Director/Screenplay – Sean Ellis, Producers – Lene Bousager & Sean Ellis, Photography – Angus Hudson, Music – Guy Farley, Digital Effects Supervisor – Howard Watkins, Production Design – Morgan Kennedy. Production Company – Left Turn Films/Lip Synch Productions Ltd/Cashback Films.
Sean Biggerstaff (Ben Willis), Emilia Fox (Sharon Pintey), Stuart Goodwin (Alex Jenkins), Shaun Evans (Sean Higgins), Michael Dixon (Barry Brickman), Michael Lambourne (Matt Stephens), Michelle Ryan (Suzy), Marc Pickering (Brian ‘ Kung-Fu’), Frank Hesketh (Young Ben)
Art student Ben Willis is deeply upset after breaking up with his girlfriend Suzy. He is unable to sleep and so takes a night shift job at Sainsbury’s supermarket to while away the night hours. He realises that all the others working on the night shift have adopted various strategies to deal with the boredom. Ben finds that his is the ability to freeze time in a single moment and then restart it. This allows him to appreciate the beauty of life around him more. He becomes attracted to cashier Sharon Pintey, although this is disappointed when one of the boorish co-workers claims to be going out with Sharon.
Cashback is a rather charming find from the backwaters of cable programming. I was attracted by what sounded like a fantastic plot description of someone who could stop time. As it transpires, Cashback falls into the spotty but usually worthwhile tradition of the British romantic comedy – see the likes of Gregory’s Girl (1981), Experience Preferred… But Not Essential (1982), The Rachel Papers (1989) and the odd genre effort such as Virtual Sexuality (1999) and What Ever Happened to Harold Smith? (1999).
Cashback started as an 18-minute short film made in 2004 by debuting director Sean Ellis. This became a word of mouth festival hit and won a host of awards, including being nominated for Best Live-Action Short Film at the 2005 Academy Awards, whereupon Sean Ellis was given money to expand it to full length. The short is contained within the feature film version – the scenes with Michelle Ryan of Bionic Woman (2007) fame as Sean Biggerstaff’s ex have been added but basically the start of the film showing his insomnia, his taking the job at the supermarket, his infatuation with Emilia Fox, of the other staff clowning about and especially the scenes that became the talking point about the short film – where he demonstrates his ability to freeze time and walks through the store filled with nude bodies – are all there. The rest of the plot has been added to pad the short to feature length.
Cashback is a film that is made with a genuine magic. The most breathlessly magical of these is the scene that became the talking point about the original short where Sean Biggerstaff freezes time in the supermarket and wanders through sketching the shoppers as they stand in the aisles nude. There is an equally magical scene at the very end where Sean Biggerstaff freezes time and takes Emilia Fox out with him through a snowfall that has been frozen still, showing her the silhouetted path the two of them have left through it.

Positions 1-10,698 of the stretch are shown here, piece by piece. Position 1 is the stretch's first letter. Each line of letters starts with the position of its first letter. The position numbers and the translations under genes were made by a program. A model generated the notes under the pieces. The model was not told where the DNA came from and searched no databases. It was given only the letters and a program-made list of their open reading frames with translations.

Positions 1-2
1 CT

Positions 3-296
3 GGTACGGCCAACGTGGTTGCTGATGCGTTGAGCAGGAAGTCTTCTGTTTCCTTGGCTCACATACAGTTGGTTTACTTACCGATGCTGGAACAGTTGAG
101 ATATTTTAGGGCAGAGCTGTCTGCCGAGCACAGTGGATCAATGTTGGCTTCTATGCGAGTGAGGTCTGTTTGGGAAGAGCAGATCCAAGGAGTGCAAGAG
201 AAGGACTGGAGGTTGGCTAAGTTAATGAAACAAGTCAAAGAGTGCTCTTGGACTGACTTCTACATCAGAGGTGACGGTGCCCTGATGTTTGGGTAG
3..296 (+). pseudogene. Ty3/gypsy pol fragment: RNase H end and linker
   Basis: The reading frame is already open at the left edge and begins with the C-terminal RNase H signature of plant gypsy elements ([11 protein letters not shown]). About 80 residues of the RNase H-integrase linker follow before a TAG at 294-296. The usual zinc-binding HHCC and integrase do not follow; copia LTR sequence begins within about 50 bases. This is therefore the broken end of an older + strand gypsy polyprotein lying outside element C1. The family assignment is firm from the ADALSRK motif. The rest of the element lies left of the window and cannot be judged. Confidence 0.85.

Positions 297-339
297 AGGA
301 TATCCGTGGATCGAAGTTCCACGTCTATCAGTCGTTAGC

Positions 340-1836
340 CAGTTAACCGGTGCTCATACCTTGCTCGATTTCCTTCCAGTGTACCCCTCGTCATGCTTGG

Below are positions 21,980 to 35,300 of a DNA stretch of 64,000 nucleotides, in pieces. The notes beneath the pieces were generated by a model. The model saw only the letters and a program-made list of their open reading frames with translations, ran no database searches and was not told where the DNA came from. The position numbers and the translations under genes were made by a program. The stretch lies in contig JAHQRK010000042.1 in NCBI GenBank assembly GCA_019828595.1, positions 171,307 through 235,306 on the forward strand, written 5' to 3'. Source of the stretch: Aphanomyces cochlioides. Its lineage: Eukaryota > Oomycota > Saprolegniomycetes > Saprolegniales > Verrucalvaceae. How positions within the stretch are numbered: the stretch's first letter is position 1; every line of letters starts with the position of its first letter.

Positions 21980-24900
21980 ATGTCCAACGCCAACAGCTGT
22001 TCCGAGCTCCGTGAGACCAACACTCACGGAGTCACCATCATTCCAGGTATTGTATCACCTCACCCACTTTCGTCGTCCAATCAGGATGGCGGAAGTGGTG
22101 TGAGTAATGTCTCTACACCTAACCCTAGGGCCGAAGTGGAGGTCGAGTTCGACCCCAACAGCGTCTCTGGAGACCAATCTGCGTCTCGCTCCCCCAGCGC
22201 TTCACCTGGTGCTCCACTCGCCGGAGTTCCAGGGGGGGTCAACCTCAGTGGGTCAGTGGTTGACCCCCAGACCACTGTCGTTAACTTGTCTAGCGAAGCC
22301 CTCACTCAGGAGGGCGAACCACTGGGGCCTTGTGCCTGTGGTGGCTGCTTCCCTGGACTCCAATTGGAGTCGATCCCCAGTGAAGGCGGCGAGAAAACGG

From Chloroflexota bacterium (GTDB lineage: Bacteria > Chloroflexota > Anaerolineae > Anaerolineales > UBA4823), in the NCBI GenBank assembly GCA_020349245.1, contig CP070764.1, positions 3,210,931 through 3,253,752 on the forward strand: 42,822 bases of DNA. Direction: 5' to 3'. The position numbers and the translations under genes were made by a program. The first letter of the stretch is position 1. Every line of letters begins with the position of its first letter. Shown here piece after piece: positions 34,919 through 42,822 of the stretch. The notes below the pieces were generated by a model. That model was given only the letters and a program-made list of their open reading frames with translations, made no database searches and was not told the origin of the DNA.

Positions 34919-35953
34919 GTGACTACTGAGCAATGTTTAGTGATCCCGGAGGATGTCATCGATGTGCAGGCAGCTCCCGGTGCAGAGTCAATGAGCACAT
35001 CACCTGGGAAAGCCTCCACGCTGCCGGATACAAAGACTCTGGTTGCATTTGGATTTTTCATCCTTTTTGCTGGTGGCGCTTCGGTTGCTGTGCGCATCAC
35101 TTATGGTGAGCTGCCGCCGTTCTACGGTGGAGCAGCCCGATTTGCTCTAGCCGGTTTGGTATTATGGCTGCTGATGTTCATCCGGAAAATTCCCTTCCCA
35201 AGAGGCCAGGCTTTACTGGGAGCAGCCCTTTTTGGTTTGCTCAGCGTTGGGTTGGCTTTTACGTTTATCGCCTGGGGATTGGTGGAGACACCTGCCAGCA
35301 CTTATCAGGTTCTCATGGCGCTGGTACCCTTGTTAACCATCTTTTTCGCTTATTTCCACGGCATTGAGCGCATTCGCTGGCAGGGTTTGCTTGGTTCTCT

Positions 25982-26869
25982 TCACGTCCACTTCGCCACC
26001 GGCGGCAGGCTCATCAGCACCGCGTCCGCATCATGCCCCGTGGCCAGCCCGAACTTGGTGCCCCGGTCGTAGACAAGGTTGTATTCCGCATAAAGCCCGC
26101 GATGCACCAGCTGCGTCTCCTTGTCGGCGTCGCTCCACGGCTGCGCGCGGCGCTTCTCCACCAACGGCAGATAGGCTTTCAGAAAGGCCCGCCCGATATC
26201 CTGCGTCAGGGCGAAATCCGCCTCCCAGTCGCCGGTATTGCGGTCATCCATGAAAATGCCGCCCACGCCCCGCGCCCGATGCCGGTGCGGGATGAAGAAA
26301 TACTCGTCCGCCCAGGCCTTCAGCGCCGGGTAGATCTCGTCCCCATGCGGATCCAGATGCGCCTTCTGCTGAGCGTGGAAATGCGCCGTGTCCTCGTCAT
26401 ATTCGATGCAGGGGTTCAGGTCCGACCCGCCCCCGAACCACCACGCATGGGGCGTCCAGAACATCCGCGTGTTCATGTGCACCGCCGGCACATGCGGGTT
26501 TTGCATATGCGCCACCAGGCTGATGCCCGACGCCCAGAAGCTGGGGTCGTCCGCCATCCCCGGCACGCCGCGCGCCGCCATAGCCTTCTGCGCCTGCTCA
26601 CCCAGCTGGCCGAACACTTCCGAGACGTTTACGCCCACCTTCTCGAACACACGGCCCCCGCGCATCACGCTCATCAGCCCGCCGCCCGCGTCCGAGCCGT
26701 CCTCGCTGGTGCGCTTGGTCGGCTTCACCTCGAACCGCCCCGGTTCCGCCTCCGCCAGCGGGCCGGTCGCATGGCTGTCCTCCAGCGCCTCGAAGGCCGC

Cashback sits exactly on the dividing line between whether it can be regarded as a fantasy film or whether the fantastic elements are simply metaphorical. Sean Biggerstaff’s hero does demonstrate the ability to freeze time in a single moment but we are not sure whether this is a real ability. The film frequently seems to suggest that this is just the literalisation of the hero’s imagination. However, there are some moments that make one wonder otherwise – like how the hero also appears to be able to move objects around so that their position is changed when he restarts time, or talk of how two whole weeks had passed before he restarts the party at the end.
There is a very puzzling scene where Sean Biggerstaff freezes time during the soccer game and wanders down into the clubrooms, only to find that there is someone there who can also freeze time. However, the film frustratingly leaves the identity of this other person a mystery – never answering who it is even at the end. A more fantastical film would have drawn this out into something along the lines of Jumper (2008) with two people with the ability to freeze time pursuing each other through frozen moments.
On the minus side, the feature length film gives too much padding to a short film that worked perfectly as it was. There is too much time given over to the clowning staff members – most notably a soccer game that goes wrong, which verges on slapstick at times. There does feel something autobiographical to the film on director/writer Sean Ellis’s part – the youthful pain over the separation with a loved girlfriend, the lament and anxiety over the girl of one’s dreams, the dreariness of a nowhere night shift job, and beneath it all the ache to create something out of the overwhelming sense of beauty that one has discovered in the world. It could be an autobiography for almost any aspiring filmmaker or artist.
Sean Biggerstaff makes an excellent lead. He plays with both a youthful handsomeness and just the right degree of melancholy that the part requires. He is an actor who should be due wider breaks any day soon. Emilia Fox, daughter of Edward Fox and an actress who has been bubbling under in British film and tv, is quite lovely as his object of affections.
Sean Ellis subsequently went onto make the modestly effective horror film The Brøken (2008) about body snatchers that emerge from mirrors, the non-genre heist thriller Metro Manila (2012), the WWII drama Anthropoid (2016) and the werewolf film The Cursed (2021).